“We’re a very friendly club and a very family-orientated club”

Laura Newman, President of Linlithgow CC, chats to Jake Perry about her new role and how the club has grown in stature both on and off the field.

Jake Perry @CricketScotland
June 3, 2020 4 years

The summer of 2020 will live long in the memory for all sorts of reasons, but for Laura Newman, at least, there will always be a positive association to look back on. Elected as Linlithgow Cricket Club’s first-ever female President, Laura is looking forward to continuing the work she began as fundraising co-ordinator two years ago. Starting her new role against the backdrop of a global pandemic, however, was not quite what she was expecting.  

“Yes, it hasn’t turned out to be the baptism I envisaged when I said I’d take on the job!” she said. “But it’s a real privilege to be able to do so. We’re a very friendly club and a very family-orientated club, and that has really come out during this crisis as well.

“I first got involved with Linlithgow a few years ago through my husband and brother-in-law,” she went on, “and ended up on the committee because at that time there was no-one to organise the fundraising that was needed to help the club improve its facilities. That’s what my original role was, and when our current President was giving up a few people said that I should do it. Although I’m only thirty, I’d been on a few committees and so I knew what would be involved, but it’s certainly been made more difficult this year, for obvious reasons.”

Although Laura is the first female to serve as President at the West Lothian club, she is far from alone when it comes to the wider committee.

“The group is quite diverse in that our secretary and our property convenor are also female,” she said. “Like me, they are wives of players who don’t necessarily want to be involved in the cricket side of things but have time available to help in other ways. In the past it was a struggle to find players to put the teams out every week, and because the committee had to spend so much time on that, they weren’t able to think about fundraising or the more social things that brought the club together.

“[The three of us] aren’t playing every week, but we go down and support the team and can devote our time to building up those other areas instead.”

Recent improvements have included the installation of new flooring and showers in the changing rooms, while thousands of pounds have also been raised in the memory of scorer Michael Scott, whose association with Linlithgow stretched back over thirty years.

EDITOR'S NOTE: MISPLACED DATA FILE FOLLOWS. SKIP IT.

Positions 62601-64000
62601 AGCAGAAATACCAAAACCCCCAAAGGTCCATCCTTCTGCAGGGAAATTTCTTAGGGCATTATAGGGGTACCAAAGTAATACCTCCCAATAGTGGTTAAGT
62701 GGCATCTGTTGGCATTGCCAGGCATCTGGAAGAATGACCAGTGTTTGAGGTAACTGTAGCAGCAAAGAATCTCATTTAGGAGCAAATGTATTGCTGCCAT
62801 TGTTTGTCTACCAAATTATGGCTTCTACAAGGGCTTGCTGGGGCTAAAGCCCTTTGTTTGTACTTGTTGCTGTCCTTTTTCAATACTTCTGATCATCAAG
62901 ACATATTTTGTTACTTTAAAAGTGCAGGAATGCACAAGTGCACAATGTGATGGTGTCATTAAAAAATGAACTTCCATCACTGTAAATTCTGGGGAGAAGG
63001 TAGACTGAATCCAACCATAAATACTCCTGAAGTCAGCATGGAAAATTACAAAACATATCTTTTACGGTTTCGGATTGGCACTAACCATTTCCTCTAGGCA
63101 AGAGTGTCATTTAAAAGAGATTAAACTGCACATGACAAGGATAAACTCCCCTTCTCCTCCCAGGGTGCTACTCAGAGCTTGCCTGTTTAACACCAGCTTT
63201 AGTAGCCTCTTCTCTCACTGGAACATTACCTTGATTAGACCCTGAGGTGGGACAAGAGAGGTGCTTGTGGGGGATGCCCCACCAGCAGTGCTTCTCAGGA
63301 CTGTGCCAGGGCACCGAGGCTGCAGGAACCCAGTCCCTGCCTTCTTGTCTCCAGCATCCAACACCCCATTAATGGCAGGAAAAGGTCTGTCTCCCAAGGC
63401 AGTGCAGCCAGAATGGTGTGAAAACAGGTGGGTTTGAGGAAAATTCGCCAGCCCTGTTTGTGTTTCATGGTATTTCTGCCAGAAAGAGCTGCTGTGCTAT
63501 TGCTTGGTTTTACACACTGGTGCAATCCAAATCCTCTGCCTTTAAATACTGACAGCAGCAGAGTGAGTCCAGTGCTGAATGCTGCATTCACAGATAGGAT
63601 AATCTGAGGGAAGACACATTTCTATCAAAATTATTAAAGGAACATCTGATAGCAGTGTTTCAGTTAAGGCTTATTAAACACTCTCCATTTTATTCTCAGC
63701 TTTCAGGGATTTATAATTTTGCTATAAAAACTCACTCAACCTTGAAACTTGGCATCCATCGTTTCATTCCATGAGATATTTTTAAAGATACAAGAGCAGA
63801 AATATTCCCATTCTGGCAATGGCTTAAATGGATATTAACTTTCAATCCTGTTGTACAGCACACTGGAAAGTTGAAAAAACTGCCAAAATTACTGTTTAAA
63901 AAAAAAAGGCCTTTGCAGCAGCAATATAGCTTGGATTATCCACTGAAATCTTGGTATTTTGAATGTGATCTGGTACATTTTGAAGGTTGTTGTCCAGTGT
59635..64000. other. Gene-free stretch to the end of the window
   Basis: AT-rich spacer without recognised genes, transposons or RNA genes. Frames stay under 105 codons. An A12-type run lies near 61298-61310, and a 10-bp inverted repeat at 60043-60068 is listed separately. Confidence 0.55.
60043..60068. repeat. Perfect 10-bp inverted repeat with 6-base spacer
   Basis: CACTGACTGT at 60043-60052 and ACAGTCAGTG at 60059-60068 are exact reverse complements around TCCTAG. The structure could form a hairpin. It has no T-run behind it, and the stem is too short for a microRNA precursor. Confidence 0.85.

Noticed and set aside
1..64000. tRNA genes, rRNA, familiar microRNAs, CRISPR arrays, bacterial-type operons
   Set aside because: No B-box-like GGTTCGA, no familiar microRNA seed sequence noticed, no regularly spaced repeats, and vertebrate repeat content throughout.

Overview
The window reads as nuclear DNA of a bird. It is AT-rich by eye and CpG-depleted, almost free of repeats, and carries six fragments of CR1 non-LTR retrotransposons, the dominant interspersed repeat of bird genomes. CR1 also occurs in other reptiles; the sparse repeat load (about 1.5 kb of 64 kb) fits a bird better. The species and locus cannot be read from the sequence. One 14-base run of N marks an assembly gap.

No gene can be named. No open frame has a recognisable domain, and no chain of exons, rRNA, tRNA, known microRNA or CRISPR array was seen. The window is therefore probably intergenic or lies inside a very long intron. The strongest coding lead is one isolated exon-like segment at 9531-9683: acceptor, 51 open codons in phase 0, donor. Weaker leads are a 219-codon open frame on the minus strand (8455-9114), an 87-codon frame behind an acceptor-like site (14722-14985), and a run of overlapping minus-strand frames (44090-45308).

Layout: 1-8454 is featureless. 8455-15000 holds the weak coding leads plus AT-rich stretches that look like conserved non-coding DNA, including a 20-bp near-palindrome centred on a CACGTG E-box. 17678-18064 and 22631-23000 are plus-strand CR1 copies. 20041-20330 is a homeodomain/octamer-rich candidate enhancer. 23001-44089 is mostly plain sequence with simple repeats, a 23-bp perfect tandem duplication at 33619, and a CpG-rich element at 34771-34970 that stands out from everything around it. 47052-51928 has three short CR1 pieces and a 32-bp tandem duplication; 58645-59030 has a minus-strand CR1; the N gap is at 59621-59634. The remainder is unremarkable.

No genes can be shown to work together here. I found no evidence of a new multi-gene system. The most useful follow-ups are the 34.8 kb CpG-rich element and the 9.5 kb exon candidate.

“We lost Michael last week at the age of just 54,” said Laura, “and because we weren’t able to say goodbye in the way we usually would, we were thinking about how we could leave a legacy at the club for him. Our scorebox has needed to be replaced for years, so we set up a funding page on the Thursday and by the weekend it had reached our target of £5,000. We’ll now be able to replace the scorebox in his honour. He never played cricket in his life but he loved scoring, so we thought it was a fitting tribute.

“We were also very sad to lose George Strachan recently, who was our groundsman for many years as well as our oldest member.”

Quite apart from the current situation in which cricket finds itself, Linlithgow has been through some challenging times, but with membership on the rise and a thriving social calendar, the club has plenty of cause for optimism.   

“Through a lot of hard work in advertising the club and getting it a bit more involved within Linlithgow, things are looking really positive,” said Laura. “We hold beer tastings with the local farm shop and the local curry house came along and did a buffet night for us, which meant they got a bit of money per head and we also made some from ticket sales. Things like that brought a bit of a buzz which got people talking, and our membership has increased as a result.

“We have about thirty playing members, but what is nice about Linlithgow is that there is a very varied age-range, with older members and a junior section that’s thriving. We have about 28 juniors who train on a Monday, doing a combination of soft ball and Kwik Cricket, and when they’re ready to start playing with the hard ball we try to get them involved with our second team. That has worked well, to the point where we were considering the re-introduction of our third team to play some Sunday cricket which would get the juniors even more exposure. Although that’s on hold for the moment, of course!

“But it’s a lovely club to be involved in,” concluded Laura. “My enjoyment is in the fundraising, in creating a nice event that people like to come to that makes some money for the club, but the cricket side is growing as well. Our children are there on a Saturday afternoon to cheer on the first or second team, and with most of them now starting to play juniors, too, it’s nice to see that cricket in Linlithgow is carrying on into the next generation.”

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